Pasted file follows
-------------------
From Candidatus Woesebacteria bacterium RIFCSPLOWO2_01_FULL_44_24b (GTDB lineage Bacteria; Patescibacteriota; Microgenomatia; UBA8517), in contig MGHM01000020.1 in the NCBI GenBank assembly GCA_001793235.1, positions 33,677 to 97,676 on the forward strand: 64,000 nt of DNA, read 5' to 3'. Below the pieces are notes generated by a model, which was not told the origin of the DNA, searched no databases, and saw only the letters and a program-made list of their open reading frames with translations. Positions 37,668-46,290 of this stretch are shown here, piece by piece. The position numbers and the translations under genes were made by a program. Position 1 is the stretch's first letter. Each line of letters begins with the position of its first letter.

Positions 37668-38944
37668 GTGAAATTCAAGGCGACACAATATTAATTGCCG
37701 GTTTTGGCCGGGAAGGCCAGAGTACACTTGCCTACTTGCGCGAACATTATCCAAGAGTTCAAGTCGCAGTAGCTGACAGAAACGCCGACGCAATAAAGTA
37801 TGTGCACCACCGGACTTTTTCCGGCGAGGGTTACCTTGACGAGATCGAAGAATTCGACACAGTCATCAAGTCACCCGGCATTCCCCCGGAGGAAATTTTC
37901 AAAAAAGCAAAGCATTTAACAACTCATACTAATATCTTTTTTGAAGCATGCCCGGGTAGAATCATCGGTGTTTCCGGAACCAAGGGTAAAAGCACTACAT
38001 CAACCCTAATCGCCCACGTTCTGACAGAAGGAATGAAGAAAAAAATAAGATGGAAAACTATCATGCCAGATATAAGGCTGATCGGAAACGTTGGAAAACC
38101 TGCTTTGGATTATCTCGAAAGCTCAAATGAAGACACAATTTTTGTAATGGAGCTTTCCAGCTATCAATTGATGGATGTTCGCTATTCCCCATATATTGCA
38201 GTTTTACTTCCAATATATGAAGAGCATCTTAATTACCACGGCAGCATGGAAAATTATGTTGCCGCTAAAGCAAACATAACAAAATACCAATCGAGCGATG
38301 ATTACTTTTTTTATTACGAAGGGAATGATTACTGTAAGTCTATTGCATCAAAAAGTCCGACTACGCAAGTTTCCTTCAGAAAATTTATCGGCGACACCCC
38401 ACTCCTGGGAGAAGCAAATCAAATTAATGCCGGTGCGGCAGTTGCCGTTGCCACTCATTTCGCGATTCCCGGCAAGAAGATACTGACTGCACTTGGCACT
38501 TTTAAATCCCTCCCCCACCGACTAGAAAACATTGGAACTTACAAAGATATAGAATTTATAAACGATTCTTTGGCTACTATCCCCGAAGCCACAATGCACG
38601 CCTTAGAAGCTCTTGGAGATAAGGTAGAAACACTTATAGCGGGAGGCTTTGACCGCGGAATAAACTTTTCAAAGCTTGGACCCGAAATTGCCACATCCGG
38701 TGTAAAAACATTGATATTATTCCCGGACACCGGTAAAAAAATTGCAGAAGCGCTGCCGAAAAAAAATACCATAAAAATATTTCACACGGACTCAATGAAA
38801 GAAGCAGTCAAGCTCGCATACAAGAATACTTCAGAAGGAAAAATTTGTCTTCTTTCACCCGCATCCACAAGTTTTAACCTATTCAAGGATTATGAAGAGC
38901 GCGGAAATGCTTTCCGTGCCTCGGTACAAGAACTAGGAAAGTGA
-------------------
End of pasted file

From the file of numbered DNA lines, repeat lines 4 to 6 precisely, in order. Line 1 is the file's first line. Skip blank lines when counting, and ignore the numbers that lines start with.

37701 GTTTTGGCCGGGAAGGCCAGAGTACACTTGCCTACTTGCGCGAACATTATCCAAGAGTTCAAGTCGCAGTAGCTGACAGAAACGCCGACGCAATAAAGTA
37801 TGTGCACCACCGGACTTTTTCCGGCGAGGGTTACCTTGACGAGATCGAAGAATTCGACACAGTCATCAAGTCACCCGGCATTCCCCCGGAGGAAATTTTC
37901 AAAAAAGCAAAGCATTTAACAACTCATACTAATATCTTTTTTGAAGCATGCCCGGGTAGAATCATCGGTGTTTCCGGAACCAAGGGTAAAAGCACTACAT